What exactly is job satisfaction? According to the Collins Dictionary it means, “The extent to which a person’s hopes, desires and expectations about the employment he or she is engaged in are fulfilled.” Truth be told though, it often means different things to different people and usually encompasses a lot more than just the role at hand. A good work-life balance and feeling as if you’re developing your strengths both in and out of the office are often factors that affect our overall mental health, self-esteem and confidence in our jobs too.
Thankfully though, there are some simple yet effective key skills that you can employ for making positive strides in the workplace. We asked Relationship and Career Coach Sue Powell for her advice when it comes to finding a sense of purpose and achievement in your job in the event that you’re looking to make the most out of where you are, or if you’re looking to move on in the not too distant future.
Whether you’re looking to improve your interpersonal skills, communication skills, teamwork skills or leadership skills, here are Sue’s top 5 tips for achieving a greater degree of satisfaction and success both in the short and long-term when it comes to your career.
1. Know and use your skills and strengths
Just because you’re good at something doesn’t mean you enjoy it, and just because you enjoy something doesn’t mean you’re good at it!
The best use of our talents comes from working where we can do it well and feel good. If you aren’t sure what your particular talents and strengths are, try the following:
- Think of previous work you’ve done that you’ve enjoyed. What about it did you particularly enjoy? What skills did you need to use?
- Ask your boss (including ex-bosses), some colleagues and friends. They usually love to help and it feels good to hear the good things they have to say.
- Complete the online Strengthsfinder , £16.99.
2. Cultivate a good relationship with your boss and peers
There’s an old saying that we join an organisation for the job and leave because of the people. So when you start a new job, ask your manager how you can work best with them and let them know how they can get the best from you.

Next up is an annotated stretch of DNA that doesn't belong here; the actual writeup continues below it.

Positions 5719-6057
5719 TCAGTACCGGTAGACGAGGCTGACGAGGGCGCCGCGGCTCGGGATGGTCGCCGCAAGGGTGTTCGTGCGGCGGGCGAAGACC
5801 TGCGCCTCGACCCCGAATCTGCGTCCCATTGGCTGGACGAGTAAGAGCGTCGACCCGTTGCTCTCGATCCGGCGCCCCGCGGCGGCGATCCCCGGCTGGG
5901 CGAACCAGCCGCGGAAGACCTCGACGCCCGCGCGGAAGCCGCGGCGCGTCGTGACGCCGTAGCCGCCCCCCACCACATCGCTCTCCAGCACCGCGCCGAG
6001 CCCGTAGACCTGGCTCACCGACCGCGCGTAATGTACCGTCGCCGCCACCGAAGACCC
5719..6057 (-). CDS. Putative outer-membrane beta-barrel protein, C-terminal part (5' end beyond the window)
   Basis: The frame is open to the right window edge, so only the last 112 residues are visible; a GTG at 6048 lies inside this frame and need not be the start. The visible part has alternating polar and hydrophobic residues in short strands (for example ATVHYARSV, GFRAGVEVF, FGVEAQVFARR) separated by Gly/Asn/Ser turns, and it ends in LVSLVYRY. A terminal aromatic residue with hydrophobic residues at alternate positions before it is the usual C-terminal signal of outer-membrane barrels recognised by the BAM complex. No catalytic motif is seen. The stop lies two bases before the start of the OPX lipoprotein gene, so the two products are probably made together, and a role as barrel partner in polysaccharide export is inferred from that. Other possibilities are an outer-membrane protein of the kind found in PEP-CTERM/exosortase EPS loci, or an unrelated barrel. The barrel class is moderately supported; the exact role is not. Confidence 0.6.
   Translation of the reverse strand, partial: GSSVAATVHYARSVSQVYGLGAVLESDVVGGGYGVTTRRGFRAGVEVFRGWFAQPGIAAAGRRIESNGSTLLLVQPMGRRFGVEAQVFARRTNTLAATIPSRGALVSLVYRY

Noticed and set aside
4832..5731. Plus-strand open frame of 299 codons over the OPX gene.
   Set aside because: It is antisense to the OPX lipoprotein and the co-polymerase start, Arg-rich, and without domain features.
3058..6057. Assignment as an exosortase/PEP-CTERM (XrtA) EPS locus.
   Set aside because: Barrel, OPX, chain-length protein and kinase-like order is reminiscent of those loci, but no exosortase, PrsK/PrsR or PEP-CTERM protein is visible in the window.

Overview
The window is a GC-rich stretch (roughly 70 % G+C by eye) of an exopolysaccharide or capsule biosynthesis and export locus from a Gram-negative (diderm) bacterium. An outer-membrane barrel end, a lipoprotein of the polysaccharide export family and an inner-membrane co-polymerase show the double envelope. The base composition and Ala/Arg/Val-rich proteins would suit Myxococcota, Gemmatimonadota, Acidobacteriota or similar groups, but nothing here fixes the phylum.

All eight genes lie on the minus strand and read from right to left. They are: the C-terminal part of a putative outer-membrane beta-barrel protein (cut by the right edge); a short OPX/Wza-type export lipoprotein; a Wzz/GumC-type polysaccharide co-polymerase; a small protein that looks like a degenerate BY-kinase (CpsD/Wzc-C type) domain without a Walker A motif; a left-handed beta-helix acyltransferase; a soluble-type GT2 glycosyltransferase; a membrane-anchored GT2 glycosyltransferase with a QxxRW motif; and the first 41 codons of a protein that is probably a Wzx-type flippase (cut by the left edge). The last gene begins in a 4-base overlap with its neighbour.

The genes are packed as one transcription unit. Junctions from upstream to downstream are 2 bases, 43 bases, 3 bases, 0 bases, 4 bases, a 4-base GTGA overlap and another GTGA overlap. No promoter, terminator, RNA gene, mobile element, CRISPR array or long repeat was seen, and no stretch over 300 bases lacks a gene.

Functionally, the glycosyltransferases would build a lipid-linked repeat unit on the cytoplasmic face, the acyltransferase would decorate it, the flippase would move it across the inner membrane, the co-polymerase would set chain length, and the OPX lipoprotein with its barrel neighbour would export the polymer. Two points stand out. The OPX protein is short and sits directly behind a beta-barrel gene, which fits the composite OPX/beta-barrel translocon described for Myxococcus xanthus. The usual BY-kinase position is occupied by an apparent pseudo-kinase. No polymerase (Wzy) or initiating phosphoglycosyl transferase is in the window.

For example, how do you like to be briefed on new projects, receive feedback (positive and developmental) and provide updates to your manager? Reflect on what works best for you and be prepared to discuss it.
Share your skills, talents and interests. Agree how you can get a level of autonomy and independence in these areas that will satisfy you both. Remember that managers will give you more independence if they can trust you.
Build trust by being open and honest; doing what you say you’ll do on time; being a positive contributor rather than a complainer; asking for help when you need it and offering help when you can.
3. Find purpose and meaning in your work
How does what you do contribute to the organisation’s business goals? If you’re not sure, ask your manager or peers. If your job didn’t matter it wouldn’t exist so what’s important about what you do?
Find out what the organisation’s direction is and what it wants to achieve. What inspires or excites you about it? How do you see your contribution to that?
How do you contribute to customers? And colleagues? How are their lives different because of what you and your organisation does?
4. Find a culture that fits you
Know what’s important to you and look for an organisation that shares similar values to yours.
Values are those things that are most important to you. They’re not things we own or have. When we respect our values, we live a more satisfying life.
Try these 3 exercises:
- What are the 3 things you couldn’t live without and why? Write down your answers. Ask yourself, what’s important about that to you? What does that represent? E.g. friendship, collaboration, independence and loyalty etc.
- Think of a time in your life that was the best it could be…what was happening, what were you doing? What made it so good? Write down your answers. What do you notice that is important to you? E.g. debate, taking a stand for something or someone, nurturing etc.
- What kinds of events make you angry? What value of yours is ‘hurt’ when that happens? E.g. honesty, kindness, respect, efficiency?
Imagine which values you’d like to live more at work? What action could you take to create more of that?
5. Develop yourself
We don’t all want to be the MD, (thankfully!). We can, however, get more from the work we do. Most people want an opportunity to grow themselves, stretch their capabilities a little or a lot and become more masterful at the things they can do.
Ask about job-specific technical training that you’ll be given when you start or when there are changes to your role or how you carry it out.
Find a mentor or coach to help you develop your interpersonal skills and confidence.
And, if advancement is what you want, make time with your manager to discuss the opportunities for future career progression. Depending on your role and your skills, this can happen in many ways including not just an upwards promotion, but a sideways move into a new function or division, or through project teams.